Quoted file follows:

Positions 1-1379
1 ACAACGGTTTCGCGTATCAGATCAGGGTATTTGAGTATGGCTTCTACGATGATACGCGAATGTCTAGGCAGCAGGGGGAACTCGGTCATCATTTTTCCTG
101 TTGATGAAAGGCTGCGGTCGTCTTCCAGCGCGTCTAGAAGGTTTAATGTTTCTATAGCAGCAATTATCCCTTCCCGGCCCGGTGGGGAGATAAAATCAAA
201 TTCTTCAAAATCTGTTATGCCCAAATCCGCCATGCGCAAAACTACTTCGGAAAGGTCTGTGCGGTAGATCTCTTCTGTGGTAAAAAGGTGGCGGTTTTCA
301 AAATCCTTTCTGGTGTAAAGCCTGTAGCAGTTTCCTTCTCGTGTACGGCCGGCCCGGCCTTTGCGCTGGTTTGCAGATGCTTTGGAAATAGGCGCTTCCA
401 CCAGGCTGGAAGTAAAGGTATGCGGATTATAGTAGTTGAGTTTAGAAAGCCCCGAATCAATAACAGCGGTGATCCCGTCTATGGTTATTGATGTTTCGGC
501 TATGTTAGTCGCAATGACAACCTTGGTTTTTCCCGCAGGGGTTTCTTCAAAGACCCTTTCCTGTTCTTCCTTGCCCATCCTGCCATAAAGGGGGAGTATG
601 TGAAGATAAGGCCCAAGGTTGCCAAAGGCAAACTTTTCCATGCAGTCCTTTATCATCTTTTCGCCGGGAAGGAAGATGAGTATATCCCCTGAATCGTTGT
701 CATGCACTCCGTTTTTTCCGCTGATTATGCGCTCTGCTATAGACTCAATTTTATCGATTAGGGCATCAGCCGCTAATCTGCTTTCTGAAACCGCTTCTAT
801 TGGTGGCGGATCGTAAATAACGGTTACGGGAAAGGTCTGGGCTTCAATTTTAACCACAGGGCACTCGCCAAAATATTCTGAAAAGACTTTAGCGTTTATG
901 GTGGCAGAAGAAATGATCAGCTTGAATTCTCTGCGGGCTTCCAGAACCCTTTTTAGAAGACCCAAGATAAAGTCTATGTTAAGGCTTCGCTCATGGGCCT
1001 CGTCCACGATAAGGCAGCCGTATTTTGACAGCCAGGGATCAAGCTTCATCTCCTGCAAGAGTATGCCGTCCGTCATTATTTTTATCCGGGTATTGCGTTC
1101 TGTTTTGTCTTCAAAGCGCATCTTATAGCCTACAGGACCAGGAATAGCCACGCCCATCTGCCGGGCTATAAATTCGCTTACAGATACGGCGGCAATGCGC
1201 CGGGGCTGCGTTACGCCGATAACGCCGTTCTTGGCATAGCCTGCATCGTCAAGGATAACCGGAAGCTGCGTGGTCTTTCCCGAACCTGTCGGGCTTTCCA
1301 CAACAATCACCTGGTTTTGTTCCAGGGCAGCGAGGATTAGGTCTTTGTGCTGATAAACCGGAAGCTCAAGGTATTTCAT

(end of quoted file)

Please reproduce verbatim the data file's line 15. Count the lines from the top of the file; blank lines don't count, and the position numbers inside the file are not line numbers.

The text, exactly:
1301 CAACAATCACCTGGTTTTGTTCCAGGGCAGCGAGGATTAGGTCTTTGTGCTGATAAACCGGAAGCTCAAGGTATTTCAT